Once Wakefield was re-inserted into the rotation, the Sox wanted to use the opportunity to give Lester an extra breather — something that the team has now been able to accomplish with each of its starters at this young stage of the season. Read the rest of this entry »
Tim Wakefield will look to get the Red Sox back on track Friday night when he takes the mound for his second start of the season. In his first start on Sunday, Wakefield held the Mariners to one run on three hits and a walk over 5 2/3 innings, but he ended up with a no-decision as the Sox needed a Carl Crawford walk-off single to get the win.
Wakefield has plenty of experience against the Twins as a franchise — he’s 14-6 with a 4.31 ERA in 27 career outings against them — but only six current Twins have faced him (excluding Joe Mauer, who is currently on the disabled list). Jason Kubel, who’s hitting .273 in 11 at-bats, is the only Twin with a home run off Wakefield. Denard Span has the highest average, as he’s hitting .429 in seven ABs.
For Minnesota, it will be Scott Baker on the hill. Baker struggled out of the gate this season and lost his first two starts, but he’s been much better of late, posting three straight quality starts. Although he has just one win during that span, he has lowered his ERA from 6.55 to 3.16 by allowing just three runs in 20 1/3 innings.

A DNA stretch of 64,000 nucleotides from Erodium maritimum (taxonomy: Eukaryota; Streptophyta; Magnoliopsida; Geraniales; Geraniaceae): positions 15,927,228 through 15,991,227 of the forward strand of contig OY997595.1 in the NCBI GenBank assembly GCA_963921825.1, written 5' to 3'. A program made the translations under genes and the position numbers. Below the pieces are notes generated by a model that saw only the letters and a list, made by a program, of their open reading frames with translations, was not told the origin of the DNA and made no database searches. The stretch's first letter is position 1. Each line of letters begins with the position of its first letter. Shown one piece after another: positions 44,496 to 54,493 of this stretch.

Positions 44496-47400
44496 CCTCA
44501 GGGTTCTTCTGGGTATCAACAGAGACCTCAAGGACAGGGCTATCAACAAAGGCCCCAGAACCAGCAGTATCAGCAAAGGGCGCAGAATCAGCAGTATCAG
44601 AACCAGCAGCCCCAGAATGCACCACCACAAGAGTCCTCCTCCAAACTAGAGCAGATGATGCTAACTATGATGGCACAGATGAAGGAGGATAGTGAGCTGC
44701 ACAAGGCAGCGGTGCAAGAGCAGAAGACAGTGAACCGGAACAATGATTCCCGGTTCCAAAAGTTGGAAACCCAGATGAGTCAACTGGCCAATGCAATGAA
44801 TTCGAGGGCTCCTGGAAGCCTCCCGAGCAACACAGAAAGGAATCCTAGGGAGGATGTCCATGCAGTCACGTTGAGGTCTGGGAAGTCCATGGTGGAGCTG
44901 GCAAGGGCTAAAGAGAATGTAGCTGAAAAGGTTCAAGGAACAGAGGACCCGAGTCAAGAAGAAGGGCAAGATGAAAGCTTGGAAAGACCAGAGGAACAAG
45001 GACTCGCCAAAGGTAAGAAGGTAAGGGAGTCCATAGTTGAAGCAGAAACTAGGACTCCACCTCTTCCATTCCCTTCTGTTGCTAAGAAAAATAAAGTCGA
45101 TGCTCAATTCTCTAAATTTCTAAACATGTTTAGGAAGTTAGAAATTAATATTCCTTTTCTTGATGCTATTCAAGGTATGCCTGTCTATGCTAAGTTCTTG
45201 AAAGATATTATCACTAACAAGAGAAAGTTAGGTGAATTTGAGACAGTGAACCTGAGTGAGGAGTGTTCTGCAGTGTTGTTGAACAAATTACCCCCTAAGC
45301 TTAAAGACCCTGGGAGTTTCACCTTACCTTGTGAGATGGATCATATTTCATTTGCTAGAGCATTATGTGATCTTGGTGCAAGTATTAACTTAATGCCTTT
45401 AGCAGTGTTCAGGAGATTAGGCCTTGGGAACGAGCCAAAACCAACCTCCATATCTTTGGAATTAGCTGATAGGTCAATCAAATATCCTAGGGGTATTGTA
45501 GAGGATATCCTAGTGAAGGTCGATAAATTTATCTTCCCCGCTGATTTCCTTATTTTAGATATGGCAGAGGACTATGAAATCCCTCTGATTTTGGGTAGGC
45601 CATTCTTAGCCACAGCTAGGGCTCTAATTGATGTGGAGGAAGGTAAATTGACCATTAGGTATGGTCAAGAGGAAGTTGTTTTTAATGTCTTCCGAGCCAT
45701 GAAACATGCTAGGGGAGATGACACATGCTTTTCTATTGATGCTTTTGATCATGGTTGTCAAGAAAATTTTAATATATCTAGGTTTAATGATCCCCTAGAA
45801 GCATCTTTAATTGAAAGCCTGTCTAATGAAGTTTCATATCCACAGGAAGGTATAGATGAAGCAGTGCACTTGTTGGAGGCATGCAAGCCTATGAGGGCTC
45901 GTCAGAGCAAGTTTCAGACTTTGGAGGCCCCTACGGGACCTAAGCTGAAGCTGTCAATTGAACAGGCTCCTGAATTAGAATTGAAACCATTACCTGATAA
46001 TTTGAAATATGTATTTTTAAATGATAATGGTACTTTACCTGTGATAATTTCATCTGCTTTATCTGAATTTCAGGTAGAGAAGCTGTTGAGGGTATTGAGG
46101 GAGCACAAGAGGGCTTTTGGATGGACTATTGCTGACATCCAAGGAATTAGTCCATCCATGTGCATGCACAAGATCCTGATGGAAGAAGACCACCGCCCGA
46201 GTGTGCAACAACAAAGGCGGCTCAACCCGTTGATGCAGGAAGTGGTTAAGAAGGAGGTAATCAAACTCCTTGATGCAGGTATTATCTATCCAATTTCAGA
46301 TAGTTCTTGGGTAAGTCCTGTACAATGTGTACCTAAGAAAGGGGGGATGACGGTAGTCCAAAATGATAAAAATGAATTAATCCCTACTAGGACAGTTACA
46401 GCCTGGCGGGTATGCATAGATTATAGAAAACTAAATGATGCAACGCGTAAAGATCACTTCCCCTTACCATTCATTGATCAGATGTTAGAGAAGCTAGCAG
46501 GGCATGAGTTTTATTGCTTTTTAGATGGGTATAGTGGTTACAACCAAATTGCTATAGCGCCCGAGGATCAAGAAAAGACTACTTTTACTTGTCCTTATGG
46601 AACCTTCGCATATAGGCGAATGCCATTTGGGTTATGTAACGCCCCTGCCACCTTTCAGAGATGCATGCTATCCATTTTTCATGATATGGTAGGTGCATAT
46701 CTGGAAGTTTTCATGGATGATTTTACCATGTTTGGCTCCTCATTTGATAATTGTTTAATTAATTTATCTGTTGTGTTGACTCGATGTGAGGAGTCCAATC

Baker has faced the Sox once in each of the last four seasons and is 0-2 with a 4.35 ERA against them, having lost his last two starts. Current Sox are hitting .286 against Baker. Mike Cameron has two homers and three RBIs in just seven ABs against him, while Crawford and J.D. Drew are both batting over .400. Read the rest of this entry »
|Peter Gammons on M&M: ‘I’m just such a believer’ in Jacoby Ellsbury||05.04.11 at 12:49 pm ET|
MLB Network analyst Peter Gammons made his weekly appearance on the Mut & Merloni show Wednesday to discuss the Red Sox’ resurgence. Gammons said Sunday’s win over the Mariners, when Tim Wakefield stepped in for Clay Buchholz and pitched a strong game, might prove to be the game that got the Sox in gear.